- Improvement of the functioning system for inner monitoring and control with a view to the
inclusion of concrete indicators and criteria for evaluation of the quality of work in the VET
- Enriching of the system for observing the realization on the labor market of the
graduates/and those who have acquired a degree for vocational qualification in the VET
institution in interaction with the Employment Agency;
- The availability of internal system for quality assurance is one of the criteria for the licensing
of the VET institutions. Its components comply with the current requirements at European
- Creating incentive mechanisms to motivate the employers and workers to appreciate the
need for and effectively participate in continuing VET;
- Mobilizing and coordinating the efforts of all social partners, local authorities, NGOs and
other to actively participate in the process;
- Improving the scope, content and volume of information to promote occupational training,
thus increasing the accessibility to education and transparency of terms offered.
- Involve all stakeholders to build a culture of quality through management
- Develop cooperation with employers providing job offers
Each VET institution should benefit from applying quality standards and norms with reference
to management and administration of the company. This streamlines more transparent and
clear management procedures which would be implemented by the internal quality control,
external quality audits, external validation and accreditation systems.
Applying quality assurance polices (e.g. ISO 9001 or language certification) ensures:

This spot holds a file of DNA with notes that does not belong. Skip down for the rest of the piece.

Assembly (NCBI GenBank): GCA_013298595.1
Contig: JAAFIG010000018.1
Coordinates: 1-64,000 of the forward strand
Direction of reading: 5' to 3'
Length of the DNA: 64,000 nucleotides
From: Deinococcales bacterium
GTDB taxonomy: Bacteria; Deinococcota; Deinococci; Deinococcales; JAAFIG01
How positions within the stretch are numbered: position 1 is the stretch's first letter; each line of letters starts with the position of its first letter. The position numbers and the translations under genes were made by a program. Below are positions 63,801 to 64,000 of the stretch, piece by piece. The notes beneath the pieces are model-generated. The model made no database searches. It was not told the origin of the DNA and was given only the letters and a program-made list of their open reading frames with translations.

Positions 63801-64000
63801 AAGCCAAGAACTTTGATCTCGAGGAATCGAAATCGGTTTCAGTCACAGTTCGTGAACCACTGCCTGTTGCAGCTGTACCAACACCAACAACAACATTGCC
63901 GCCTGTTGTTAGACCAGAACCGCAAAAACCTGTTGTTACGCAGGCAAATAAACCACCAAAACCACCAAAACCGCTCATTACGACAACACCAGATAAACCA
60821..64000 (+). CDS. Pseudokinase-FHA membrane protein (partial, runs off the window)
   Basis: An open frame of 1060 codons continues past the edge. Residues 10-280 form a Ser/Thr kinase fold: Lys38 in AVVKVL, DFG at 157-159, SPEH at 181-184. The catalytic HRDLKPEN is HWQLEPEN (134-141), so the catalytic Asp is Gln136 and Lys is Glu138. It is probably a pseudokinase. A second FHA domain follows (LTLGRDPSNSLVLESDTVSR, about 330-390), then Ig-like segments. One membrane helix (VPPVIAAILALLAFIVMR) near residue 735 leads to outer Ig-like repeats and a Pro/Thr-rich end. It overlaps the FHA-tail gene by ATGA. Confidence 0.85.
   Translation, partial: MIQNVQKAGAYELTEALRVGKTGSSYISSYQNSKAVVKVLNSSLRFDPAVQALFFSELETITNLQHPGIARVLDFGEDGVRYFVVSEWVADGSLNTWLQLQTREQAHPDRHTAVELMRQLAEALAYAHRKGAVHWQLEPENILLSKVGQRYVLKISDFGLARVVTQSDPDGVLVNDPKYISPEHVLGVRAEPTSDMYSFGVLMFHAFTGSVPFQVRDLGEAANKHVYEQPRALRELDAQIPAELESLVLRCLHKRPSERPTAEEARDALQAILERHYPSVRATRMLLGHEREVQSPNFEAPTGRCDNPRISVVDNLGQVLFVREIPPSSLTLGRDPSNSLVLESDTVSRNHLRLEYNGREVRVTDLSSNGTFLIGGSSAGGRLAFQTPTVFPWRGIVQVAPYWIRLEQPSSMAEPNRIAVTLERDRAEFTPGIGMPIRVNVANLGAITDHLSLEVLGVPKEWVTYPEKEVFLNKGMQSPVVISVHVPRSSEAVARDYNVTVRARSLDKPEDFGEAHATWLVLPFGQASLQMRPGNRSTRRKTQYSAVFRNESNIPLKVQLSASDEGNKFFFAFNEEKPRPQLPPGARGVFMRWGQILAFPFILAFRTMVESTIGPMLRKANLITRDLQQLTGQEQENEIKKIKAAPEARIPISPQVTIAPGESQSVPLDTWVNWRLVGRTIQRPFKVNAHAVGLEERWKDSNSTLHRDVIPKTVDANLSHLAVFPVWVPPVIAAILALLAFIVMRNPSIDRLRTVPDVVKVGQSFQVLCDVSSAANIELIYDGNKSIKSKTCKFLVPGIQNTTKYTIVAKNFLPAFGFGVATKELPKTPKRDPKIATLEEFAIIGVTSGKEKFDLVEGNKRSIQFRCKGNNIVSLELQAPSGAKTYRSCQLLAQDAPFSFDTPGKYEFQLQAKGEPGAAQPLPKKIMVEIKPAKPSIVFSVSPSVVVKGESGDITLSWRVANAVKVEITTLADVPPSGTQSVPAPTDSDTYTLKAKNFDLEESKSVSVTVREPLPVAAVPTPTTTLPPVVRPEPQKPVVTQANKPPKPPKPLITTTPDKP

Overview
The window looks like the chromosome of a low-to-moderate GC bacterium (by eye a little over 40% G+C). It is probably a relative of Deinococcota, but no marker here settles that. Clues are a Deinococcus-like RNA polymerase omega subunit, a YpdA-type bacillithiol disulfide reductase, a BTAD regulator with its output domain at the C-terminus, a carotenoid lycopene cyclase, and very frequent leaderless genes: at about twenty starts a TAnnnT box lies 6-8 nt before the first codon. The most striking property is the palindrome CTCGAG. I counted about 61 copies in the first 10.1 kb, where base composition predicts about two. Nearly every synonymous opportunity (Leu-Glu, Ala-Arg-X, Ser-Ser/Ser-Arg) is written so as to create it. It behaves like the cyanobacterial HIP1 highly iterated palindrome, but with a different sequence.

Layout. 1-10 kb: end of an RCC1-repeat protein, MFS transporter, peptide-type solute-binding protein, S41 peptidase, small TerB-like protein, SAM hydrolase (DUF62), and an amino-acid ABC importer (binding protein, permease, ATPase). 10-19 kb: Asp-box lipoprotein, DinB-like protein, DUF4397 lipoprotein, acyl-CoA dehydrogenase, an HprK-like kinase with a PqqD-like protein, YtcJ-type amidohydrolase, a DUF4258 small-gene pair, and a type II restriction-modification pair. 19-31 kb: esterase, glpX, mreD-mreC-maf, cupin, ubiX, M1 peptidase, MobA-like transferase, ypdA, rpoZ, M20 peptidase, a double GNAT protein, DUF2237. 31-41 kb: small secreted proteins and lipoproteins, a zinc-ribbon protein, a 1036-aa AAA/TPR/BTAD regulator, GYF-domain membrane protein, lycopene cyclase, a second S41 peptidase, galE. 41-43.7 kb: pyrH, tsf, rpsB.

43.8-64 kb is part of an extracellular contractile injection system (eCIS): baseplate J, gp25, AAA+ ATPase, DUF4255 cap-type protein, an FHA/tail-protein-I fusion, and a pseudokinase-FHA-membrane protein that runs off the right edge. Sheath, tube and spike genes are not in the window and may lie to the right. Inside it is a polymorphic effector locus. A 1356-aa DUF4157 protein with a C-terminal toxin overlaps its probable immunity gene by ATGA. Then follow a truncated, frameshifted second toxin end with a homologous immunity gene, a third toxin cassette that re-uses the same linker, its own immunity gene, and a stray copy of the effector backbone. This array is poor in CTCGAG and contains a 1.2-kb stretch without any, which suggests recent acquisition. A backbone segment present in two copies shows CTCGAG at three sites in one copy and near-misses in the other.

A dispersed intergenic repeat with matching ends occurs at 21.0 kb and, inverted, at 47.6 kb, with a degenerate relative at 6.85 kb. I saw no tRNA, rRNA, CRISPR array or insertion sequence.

- a positive image of the company as a stable enterprise on the educational market
(trusted and reliable). Compliance with external norms generates positive feedback from
- the appropriate level of quality of the company’s internal documentation (certifications,
norms and standards). Unification and standardization of document templates result in
more systematic and clear procedures (e.g. internal observation sheets, evaluation
sheets, report templates etc.) which when followed create an objective overview of the
company’s value on the market
- improvement of the quality of work of the enterprise (both administrative and academic).
academic staff have access to unified documentation compliant with educational
standards focused on learning outcomes and administrative staff have more transparent,
clear guidance procedures to implement quality control and provide high quality service
- greater customer (student – teacher) satisfaction and reduction of the complaints from
unsatisfied external customers - more prospects of employment for students gear
employment for teachers. Better, motivated teachers shape a more professional profile of
the prospective graduate on the labour market.
- competitive educational offer on the labour market, compliant with the employers’
requirements and demands (commissioned courses adjusted to the labour market
expectations – hands-on training reduces the number of graduates with ‘paper
- the increase of the prestige of the company and its services on the educational market
- greater access to domestic and foreign markets through wider mobility schemes -
application of clear norms and standards gears international partnership opportunities for
the educational institutions)
- the increase of profit due to the improved and validated quality systems. For non-state
owned institutions application of quality control procedures can directly results in higher
student enrolment numbers
The process of lifelong learning of personnel involved in VET management, both
administrative and academic, is paramount. Those directly involved in teaching,
should continue their professional development by defining, understanding and
developing values of systems beneficial for individuals and groups of employees,
and by implementing quality management systems. All the possible efforts should be
taken to implement quality management systems in the units and institutions, dealing
with training, which do not apply modern management methods, yet.
As said above, the focus of quality assurance at HWR Berlin is on the (interests of) students.